So, then, we come to Embryonic, an album that pretty much undoes all the crowd pleasing anthemic art rock of everything else the Lips have done for the last 10 years. It's pretty strange to think that 10 years ago they released their most 'pop' album with The Soft Bulletin, and Embryonic is their most experimental. It's debatable whether their early albums were just as experimental and noisy as this, but they sure don't seem like it in retrospect. In fact, Embryonic is evidence of why Dave Fridmann can be a brilliant producer. Just as he helped Sleater-Kinney realize their distorted, loud, classic rock selves with The Woods, he gives the Lips a suitably overdriven and stuffed production for this album. The early Lips releases sound kind of thin and treble-y to me in comparison. But I digress. We were talking about why you might hate Embryonic, weren't we??

Make no mistake: this is not a pop album. The emphasis is less on songs than on sheer totality of sound. This is surely the loudest Lips album, ever, and if you cut your teeth on 'Do You Realize??' or 'Race For The Prize', you'll hate every second of this album. When it's not going for the electric freakouts and thundering bass and drums, it's going for spacious, psychedelic, and slow numbers like 'Gemini Syringes.' I don't know if this is true, but Embryonic feels like it has the least singing and lyrics of any Lips album. Again: if you don't like challenging sounds, non-traditional song structures, and chaotic production, avoid Embryonic at all costs.

Part II: Why You Might Love Embryonic

If, like me, you were left a bit underwhelmed by At War With The Mystics and have been confused at Wayne Coyne's public sort-of-beefs with bands like The Arcade Fire, then Embryonic represents a welcome revitalization. Not since Zaireeka have the Lips taken such a huge chance with their music. For example, every Lips album has awesomely weird and weirdly awesome song titles, but they never end up being as strange and experimental as the names suggest. Ironic, then, that most of Embryonic's song titles are succinct, because the music is a true trip. Granted, this is hardly Trout Mask Replica territory here, but there is a lot of noise, loud instruments of all sorts, punishing drums and fuzzed out bass, and Wayne Coyne singing in ways I've never heard him before. He sounds like Jim Morrison on 'Sagittatius Silver Announcement', and hell, the band even coaxed Karen O. of the Yeah Yeah Yeahs to make animal noises on 'I Can Be A Frog', which is the album's one moment of true levity.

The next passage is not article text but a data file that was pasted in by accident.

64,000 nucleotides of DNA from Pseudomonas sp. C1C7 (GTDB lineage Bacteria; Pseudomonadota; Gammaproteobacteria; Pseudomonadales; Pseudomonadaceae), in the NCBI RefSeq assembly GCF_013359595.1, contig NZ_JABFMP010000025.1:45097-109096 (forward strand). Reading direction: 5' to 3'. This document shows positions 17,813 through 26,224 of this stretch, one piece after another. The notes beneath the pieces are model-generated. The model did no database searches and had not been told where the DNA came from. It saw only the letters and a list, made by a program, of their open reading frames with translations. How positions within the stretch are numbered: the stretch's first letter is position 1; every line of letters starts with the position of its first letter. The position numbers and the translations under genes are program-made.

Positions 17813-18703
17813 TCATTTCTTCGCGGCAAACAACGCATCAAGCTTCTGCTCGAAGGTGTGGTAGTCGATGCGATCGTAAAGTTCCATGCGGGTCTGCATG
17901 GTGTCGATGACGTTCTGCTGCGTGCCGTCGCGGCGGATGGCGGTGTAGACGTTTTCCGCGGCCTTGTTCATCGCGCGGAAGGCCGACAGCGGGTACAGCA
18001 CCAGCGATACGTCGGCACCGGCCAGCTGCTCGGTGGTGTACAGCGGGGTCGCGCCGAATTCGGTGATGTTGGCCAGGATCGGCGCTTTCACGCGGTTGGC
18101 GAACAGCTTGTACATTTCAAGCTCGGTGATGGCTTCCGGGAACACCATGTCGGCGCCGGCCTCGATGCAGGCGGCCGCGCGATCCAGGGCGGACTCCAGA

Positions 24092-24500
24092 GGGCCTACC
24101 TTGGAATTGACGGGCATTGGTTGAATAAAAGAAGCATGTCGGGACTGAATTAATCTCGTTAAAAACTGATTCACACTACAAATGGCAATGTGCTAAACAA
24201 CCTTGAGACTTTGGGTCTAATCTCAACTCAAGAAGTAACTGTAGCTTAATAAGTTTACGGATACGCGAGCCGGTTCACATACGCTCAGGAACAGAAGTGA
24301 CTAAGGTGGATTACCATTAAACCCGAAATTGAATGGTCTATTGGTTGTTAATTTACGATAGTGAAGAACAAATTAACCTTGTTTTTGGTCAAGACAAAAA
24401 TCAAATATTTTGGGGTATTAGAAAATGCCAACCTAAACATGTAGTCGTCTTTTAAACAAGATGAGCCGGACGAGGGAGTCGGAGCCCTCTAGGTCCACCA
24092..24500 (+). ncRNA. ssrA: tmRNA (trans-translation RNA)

During the press for the release of the album, Coyne mentioned that the some inspirations for it were the electric music of Miles Davis and classic double albums like Led Zeppelin's Physical Graffiti. The former is most obvious in Embryonic's electric freakouts; during the louder tracks like 'Aquarius Sabotage', they often verge on the out-est moments of Davis's Agharta-era band, minus some funk and R&B influences. Actually, the opening bassline to 'Your Bats' is pretty much the same one from the beginning of Jimi Hendrix's 'If 6 Was 9', which is pretty damn funky when you really think about. Regardless, the influence the band took from that Led Zep double album was in letting it all hang out. For a double album, Embryonic is relatively compact, since each disc is only around 36 minutes, but fun larks like 'I Can Be A Frog' and the falsetto sort-of-ballad 'If' would probably have been left on the cutting room floor if this were a single CD's worth of material. So, yeah, it's good to know that the band was able to include them, since they provide a great contrast to the rest of the album.


Watch Wayne Coyne talk about some time he saw the Northern Lights

Part III: Conclusion

On one hand, I find it hard to recommend Embryonic with as much gusto as I normally would, since I think most people are going to find it a tuneless, loud/noisy or slow/psychedelic mess. On the other hand, I think Embryonic is the best album they've made since The Soft Bulletin. Were I really cynical, I might call Embryonic a calculated attempt to win back critics who might have stopped thinking the Lips were "cool" because they were getting so mainstream and mannered...but ultimately, I guess I don't really care even if that was true. Embryonic is a hell of an album, with, as I mentioned earlier, a "sheer totality of sound" that is borderline overwhelming on first listen.

Embryonic is a ballsy album to put out in this day and age. It's already perverse enough to make a double album, but to also make it the loudest and most experimental thing you've ever done--I would argue it's also their weirdest, mainly because it's not self consciously/ironically weird like their others--is,'s actually kind of funny now that I think about it. Just as I ended up loving Tortoise's Beacons Of Ancestorship because that band was returning to exploring new ideas and the more experimental elements of their music, Embryonic feels, at least in my heart, like a comeback from a band I had mostly written off as fun but not terribly interesting or chance taking. This album is definitely not for everyone, but if that's the worst thing I can think of to say about something then I'm generally sure I have something truly great on my hands.